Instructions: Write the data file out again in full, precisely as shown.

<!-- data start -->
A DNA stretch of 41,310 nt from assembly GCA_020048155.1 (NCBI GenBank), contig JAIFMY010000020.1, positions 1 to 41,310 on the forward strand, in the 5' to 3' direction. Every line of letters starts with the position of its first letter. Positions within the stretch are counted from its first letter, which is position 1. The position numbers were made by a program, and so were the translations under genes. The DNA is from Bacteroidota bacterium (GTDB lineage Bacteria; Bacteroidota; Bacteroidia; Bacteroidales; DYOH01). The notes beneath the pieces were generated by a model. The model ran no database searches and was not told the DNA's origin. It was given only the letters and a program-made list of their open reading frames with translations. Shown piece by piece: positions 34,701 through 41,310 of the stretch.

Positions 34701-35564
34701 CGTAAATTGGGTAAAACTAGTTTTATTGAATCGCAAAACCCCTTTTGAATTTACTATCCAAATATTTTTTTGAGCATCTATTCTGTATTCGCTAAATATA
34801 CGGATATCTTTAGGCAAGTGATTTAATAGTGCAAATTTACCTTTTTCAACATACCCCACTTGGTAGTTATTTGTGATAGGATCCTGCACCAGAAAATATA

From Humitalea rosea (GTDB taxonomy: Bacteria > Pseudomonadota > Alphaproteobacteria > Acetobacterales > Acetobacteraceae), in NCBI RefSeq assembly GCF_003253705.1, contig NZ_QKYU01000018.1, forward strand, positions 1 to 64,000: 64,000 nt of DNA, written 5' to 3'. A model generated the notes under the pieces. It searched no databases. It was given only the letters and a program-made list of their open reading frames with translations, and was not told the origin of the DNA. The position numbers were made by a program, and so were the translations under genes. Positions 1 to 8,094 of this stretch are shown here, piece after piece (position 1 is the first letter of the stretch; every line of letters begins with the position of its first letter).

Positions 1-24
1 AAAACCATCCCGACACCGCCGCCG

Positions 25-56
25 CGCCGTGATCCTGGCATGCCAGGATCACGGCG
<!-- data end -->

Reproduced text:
A DNA stretch of 41,310 nt from assembly GCA_020048155.1 (NCBI GenBank), contig JAIFMY010000020.1, positions 1 to 41,310 on the forward strand, in the 5' to 3' direction. Every line of letters starts with the position of its first letter. Positions within the stretch are counted from its first letter, which is position 1. The position numbers were made by a program, and so were the translations under genes. The DNA is from Bacteroidota bacterium (GTDB lineage Bacteria; Bacteroidota; Bacteroidia; Bacteroidales; DYOH01). The notes beneath the pieces were generated by a model. The model ran no database searches and was not told the DNA's origin. It was given only the letters and a program-made list of their open reading frames with translations. Shown piece by piece: positions 34,701 through 41,310 of the stretch.

Positions 34701-35564
34701 CGTAAATTGGGTAAAACTAGTTTTATTGAATCGCAAAACCCCTTTTGAATTTACTATCCAAATATTTTTTTGAGCATCTATTCTGTATTCGCTAAATATA
34801 CGGATATCTTTAGGCAAGTGATTTAATAGTGCAAATTTACCTTTTTCAACATACCCCACTTGGTAGTTATTTGTGATAGGATCCTGCACCAGAAAATATA

From Humitalea rosea (GTDB taxonomy: Bacteria > Pseudomonadota > Alphaproteobacteria > Acetobacterales > Acetobacteraceae), in NCBI RefSeq assembly GCF_003253705.1, contig NZ_QKYU01000018.1, forward strand, positions 1 to 64,000: 64,000 nt of DNA, written 5' to 3'. A model generated the notes under the pieces. It searched no databases. It was given only the letters and a program-made list of their open reading frames with translations, and was not told the origin of the DNA. The position numbers were made by a program, and so were the translations under genes. Positions 1 to 8,094 of this stretch are shown here, piece after piece (position 1 is the first letter of the stretch; every line of letters begins with the position of its first letter).

Positions 1-24
1 AAAACCATCCCGACACCGCCGCCG

Positions 25-56
25 CGCCGTGATCCTGGCATGCCAGGATCACGGCG